[devel] hash collision in rpm
Alexey Tourbin
alexey.tourbin на gmail.com
Ср Май 5 08:40:27 MSK 2021
On Tue, May 4, 2021 at 3:50 PM Alexey Tourbin <alexey.tourbin на gmail.com> wrote:
> On Tue, May 4, 2021 at 1:45 PM Alexey Gladkov <legion на altlinux.ru> wrote:
> > Если мы выбираем bpp таким образом, чтобы вероятность коллизии была
> > 1/1024, то в больших библиотеках (у rust там 16215 symbols) ожидаются
> > коллизии, это нормально.
>
> The number of birthday collisions among n-bit hashes is small only if
> we hash up to about sqrt(2^n) items. If we want to keep the number of
> birthday collisions under control, then bpp=10+log2(n) is simply a bad
> formula. A better one is bpp=max(10,log2(n))+log2(n). I.e. for
> n=16215, as per your example, it should be 14+14 rather than 10+14.
>
> Now, there is a subtle argument why you shouldn't go 14+14, and why
> 10+14 is indeed "normal". One view is that we should try to keep the
> number of birthday collisions small *per a provided version*. But
> this view is naive. Consider what happens when we have one big shared
> library and we split it into two smaller libraries. It seems that
> smaller libraries can use smaller bpp, e.g. 13+13 each instead of
> 14+14 combined. Indeed the number of expected collisions E[X] per each
> library is the same. But now we've got two libraries, and the combined
> expectation is linear! From the perspective of a client, one OR the
> other library is now twice as likely to exhibit a collision, simply
> because there are two of them!
> So the right view must be under the invariant "it doesn't matter how
> the symbols are spread among libraries". That's why "probability per
> symbol" makes sense, and "restricting birthday collisions" does not.
Let's check that the invariant holds with bpp=10+log2(n). Again, we
split a long set-version with bpp=10+14 into two shorter set-versions
with bpp=10+13 (the number of symbols being 2^14 resp. 2^13). The
number of hash values over the hash space, which is how we define the
false positive rate, is the same: 2^14/2^24=2^13/2^23=2^-10.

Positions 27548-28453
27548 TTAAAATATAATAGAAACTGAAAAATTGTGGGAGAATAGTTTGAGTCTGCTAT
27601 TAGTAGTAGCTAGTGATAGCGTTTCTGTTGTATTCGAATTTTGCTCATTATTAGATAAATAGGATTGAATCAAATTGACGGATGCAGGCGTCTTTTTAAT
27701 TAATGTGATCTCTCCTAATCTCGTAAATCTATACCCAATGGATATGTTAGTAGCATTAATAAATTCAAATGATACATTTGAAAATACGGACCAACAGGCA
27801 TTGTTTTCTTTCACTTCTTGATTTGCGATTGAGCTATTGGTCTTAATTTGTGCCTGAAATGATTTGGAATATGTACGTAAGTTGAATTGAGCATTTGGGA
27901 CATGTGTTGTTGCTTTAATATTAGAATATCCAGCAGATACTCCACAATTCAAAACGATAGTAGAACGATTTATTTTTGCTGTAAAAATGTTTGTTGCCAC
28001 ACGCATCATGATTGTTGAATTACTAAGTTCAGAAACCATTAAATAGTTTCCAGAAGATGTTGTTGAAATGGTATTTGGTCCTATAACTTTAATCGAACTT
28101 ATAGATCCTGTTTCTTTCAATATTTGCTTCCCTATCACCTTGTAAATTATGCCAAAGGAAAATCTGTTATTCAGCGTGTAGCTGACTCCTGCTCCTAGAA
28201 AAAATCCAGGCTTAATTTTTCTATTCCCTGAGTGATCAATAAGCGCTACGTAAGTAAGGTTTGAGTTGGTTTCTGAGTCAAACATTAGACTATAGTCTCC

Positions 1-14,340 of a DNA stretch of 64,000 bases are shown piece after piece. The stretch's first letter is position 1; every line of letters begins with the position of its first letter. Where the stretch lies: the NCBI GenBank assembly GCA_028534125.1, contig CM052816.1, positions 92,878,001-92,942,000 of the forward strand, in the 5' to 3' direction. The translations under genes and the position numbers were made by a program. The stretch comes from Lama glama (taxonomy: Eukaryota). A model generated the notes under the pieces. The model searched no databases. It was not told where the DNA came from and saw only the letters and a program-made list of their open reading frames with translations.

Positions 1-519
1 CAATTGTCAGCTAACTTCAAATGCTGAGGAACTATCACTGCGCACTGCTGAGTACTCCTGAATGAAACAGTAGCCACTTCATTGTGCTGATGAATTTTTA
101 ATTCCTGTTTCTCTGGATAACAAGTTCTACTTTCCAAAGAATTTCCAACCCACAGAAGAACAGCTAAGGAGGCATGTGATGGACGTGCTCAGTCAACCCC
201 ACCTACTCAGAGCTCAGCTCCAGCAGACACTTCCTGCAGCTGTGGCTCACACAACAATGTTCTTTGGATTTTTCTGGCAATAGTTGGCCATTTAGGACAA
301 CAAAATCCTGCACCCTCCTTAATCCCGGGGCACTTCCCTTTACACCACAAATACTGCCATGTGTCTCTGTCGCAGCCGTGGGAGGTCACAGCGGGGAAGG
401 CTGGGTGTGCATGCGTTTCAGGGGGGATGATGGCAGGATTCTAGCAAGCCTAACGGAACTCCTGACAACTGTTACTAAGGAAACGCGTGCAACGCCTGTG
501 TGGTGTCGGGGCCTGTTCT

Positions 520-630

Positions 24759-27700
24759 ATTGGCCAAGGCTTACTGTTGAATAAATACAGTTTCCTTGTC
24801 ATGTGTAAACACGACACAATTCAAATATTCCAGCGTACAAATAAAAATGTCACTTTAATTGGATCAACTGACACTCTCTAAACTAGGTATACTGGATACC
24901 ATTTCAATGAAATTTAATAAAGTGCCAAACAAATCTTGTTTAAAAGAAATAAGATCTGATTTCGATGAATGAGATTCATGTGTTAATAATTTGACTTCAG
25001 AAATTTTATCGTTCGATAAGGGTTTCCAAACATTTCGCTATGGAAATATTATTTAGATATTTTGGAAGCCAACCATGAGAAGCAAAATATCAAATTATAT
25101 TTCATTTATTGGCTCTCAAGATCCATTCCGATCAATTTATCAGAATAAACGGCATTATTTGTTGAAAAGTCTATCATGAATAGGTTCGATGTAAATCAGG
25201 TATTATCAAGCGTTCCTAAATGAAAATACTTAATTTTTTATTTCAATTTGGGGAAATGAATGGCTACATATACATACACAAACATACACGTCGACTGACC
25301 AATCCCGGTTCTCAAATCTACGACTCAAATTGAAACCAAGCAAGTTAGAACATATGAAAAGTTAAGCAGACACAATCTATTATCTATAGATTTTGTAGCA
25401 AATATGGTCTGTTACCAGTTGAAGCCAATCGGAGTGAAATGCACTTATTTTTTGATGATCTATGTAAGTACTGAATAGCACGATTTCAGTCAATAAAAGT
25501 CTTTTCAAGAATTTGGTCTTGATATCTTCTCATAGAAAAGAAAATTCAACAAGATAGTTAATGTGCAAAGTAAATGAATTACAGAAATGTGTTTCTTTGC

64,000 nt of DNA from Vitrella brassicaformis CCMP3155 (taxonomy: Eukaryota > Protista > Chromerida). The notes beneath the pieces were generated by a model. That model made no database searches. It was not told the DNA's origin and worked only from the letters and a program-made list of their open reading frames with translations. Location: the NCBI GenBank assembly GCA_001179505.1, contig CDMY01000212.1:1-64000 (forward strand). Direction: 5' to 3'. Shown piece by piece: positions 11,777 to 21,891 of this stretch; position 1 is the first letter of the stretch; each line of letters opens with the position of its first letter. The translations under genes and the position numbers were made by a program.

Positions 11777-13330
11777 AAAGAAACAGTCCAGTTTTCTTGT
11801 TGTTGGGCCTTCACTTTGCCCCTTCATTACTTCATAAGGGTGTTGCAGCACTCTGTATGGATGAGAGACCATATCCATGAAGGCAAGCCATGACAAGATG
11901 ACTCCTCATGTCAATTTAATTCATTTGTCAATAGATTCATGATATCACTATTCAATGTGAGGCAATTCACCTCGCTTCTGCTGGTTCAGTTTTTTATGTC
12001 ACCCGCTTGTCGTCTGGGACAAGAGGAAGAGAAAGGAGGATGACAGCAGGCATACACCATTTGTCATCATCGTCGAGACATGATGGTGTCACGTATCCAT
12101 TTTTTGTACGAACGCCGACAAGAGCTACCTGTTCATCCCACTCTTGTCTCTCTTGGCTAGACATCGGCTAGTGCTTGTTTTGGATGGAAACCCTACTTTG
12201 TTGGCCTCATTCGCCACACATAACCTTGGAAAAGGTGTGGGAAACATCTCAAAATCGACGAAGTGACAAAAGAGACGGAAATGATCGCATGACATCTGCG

A related notion is the average distance between two neighbour hash
values (when we "drop" hash values into the interval [0,2^bpp)). The
distance is approximately 2^-10 in both cases. It defines the optimal
parameter m for Golomb-Rice code. Roughly speaking, with
bpp=10+log2(n), the optimal m is 10. With optimal m, the length of
Golomb-Rice code is approximately m+2 bits per integer. So the
combined length of the two shorter versions must be about the same as
the length of the long version.
Finally we need to check the birthday collision rate. With bpp-bit
hash values, n of them, the expected number of birthday collisions is
(to a good approximation)
E[X]=n^2 / 2^(bpp+1)
(refer to Cormen et al., Introduction to Algorithms (3rd ed.), p. 133.)
Let E_0 be the expected number of collisions for a long version. For a
shorter version with (bbp-1)-bit hash values, n/2 of them, we have
E_1 = (n/2)^2 / (2^(bpp-1+1) = 1/2 E_0
So the expected number of collisions for short versions is smaller,
but we have two of them. By the linearity of expectation, the birthday
collision rate is the same. (This generally shows that it is pointless
to split a long set-version into a few shorter ones, under any classes
of equivalence on symbols such as ELF ABI tags. Counterintuitively,
you can't fight birthday collisions by partitioning, unless you also
increase the output length. So doing separate set-versions for
libfoo.so.0(FOO_1.0) and libfoo.so.0(FOO_1.1) is not necessarily a
good idea, we can just as well hash sym на FOO_1.0 and sym на FOO_1.1 and
package them into a single version.)
* * *
By the way, there's a clever way to detect collisions at a higher
level, even though low-level collisions are unavoidable, subject to
implacable math. We can take advantage of the fact that the build
system synchronizes package builds across a few architectures.
Currently, if a missing symbol goes undetected due to a hash
collision, it does so on all architectures simultaneously. To change
that, we need to hash symbols differently, depending on the target
architecture (we can pass seed=hash(arch) to the hash function, or use
different initialization vectors IV=hash(arch)). The desired outcome
is that when a missing symbol goes undetected, it does so, with an
overwhelming probability, on only one target. Roughly speaking, if
the probability of an undetected missing symbol is 10^-3 on a single
target, it must be 10^-6 on two targets, 10^-9 on thee targets, etc.
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